I purchased a laptop computer from a major high-street store, the description said it had 128 GB of SSD storage. After I got it home, I discovered that it wasn’t SSD, but instead the significantly inferior eMMC storage. Again, wrong description, instant refund.

So I purchase another laptop computer from a different store, but it was very unstable and every time I closed it down, I got the following error message…

error messageI couldn’t fix it, so I returned it to the store, and they couldn’t fix it either. Clearly a major fault, so I got my money back.

What I like about the ACL is how it defines things quite clearly, and it is that knowledge that gives you the confidence to get what you know to be within your rights. With the UK’s ‘Consumer Rights‘, on the other hand, the information isn’t so precise and many people end up having to go to see Citizens Advice for help.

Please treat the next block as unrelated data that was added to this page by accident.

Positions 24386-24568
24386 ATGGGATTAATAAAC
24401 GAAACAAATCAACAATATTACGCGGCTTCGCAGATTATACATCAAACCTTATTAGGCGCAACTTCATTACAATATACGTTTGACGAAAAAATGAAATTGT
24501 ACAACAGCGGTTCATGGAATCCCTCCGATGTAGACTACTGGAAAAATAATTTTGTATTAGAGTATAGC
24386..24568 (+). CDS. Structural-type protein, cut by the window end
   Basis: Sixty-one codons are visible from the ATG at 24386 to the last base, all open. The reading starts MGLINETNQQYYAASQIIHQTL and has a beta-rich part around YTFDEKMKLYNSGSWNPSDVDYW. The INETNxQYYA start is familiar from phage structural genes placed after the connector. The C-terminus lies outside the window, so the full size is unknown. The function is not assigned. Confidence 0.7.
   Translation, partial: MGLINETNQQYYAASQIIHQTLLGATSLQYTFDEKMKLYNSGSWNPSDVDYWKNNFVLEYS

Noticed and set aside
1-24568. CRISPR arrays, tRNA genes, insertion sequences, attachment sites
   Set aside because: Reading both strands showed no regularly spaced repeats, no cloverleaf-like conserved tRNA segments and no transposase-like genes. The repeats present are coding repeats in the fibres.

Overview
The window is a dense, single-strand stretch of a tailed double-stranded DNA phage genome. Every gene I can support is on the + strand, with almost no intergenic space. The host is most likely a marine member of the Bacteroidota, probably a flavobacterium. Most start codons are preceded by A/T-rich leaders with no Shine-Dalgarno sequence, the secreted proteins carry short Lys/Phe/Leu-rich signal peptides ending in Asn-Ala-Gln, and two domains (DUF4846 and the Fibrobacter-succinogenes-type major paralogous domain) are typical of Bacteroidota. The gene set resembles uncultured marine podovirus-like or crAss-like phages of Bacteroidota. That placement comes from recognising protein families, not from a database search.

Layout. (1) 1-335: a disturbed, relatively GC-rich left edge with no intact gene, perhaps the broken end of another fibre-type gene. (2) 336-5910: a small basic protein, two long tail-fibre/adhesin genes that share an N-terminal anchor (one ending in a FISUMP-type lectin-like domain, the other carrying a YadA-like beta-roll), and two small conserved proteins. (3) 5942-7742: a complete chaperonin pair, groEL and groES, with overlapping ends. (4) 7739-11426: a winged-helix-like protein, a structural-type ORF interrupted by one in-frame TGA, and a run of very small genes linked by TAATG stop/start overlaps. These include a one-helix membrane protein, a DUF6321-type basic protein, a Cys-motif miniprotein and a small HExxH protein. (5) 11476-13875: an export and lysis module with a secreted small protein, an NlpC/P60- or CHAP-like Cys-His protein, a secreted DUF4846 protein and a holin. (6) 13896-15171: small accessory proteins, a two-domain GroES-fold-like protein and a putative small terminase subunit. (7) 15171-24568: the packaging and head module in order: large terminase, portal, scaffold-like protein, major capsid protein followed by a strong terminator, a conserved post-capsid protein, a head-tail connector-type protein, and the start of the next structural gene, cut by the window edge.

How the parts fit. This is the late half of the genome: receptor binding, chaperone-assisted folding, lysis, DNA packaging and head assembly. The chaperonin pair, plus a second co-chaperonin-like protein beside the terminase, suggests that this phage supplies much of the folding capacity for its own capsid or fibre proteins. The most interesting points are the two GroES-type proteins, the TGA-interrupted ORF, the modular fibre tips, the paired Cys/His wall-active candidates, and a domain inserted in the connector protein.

Never mind that Bob, what are you going to do about your armchair and laptop?

Yes, I’ve now decided to get my existing armchair professionally reupholstered. Hopefully I’ll get another 15 years out of it. I also now own a little HP laptop that works very well.

For everything you ever wanted to know about Australian Consumer Law, visit:

One more thing.

No refunds

No RefundsNot true. There are refunds. Back to the ACL…

  • It is against the law for businesses to tell you or show signs stating that they do not give refunds under any circumstances, including for gifts and during sales.
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{ 10 comments… add one }
  • Elle March 7, 2022, 5:01 pm |

    …This wasn’t Eureka Street Furniture, was it?

    • BobinOz March 10, 2022, 6:42 pm |

      No, sorry, it isn’t. The store I’m talking about is quite posh, and I believe they only have two shops in the whole country.

  • Hinel July 17, 2018, 1:12 am |

    Hello Bob,
    Is the company that sold the swivel chair, which was quite different to the showroom model, the one that has large blue stores?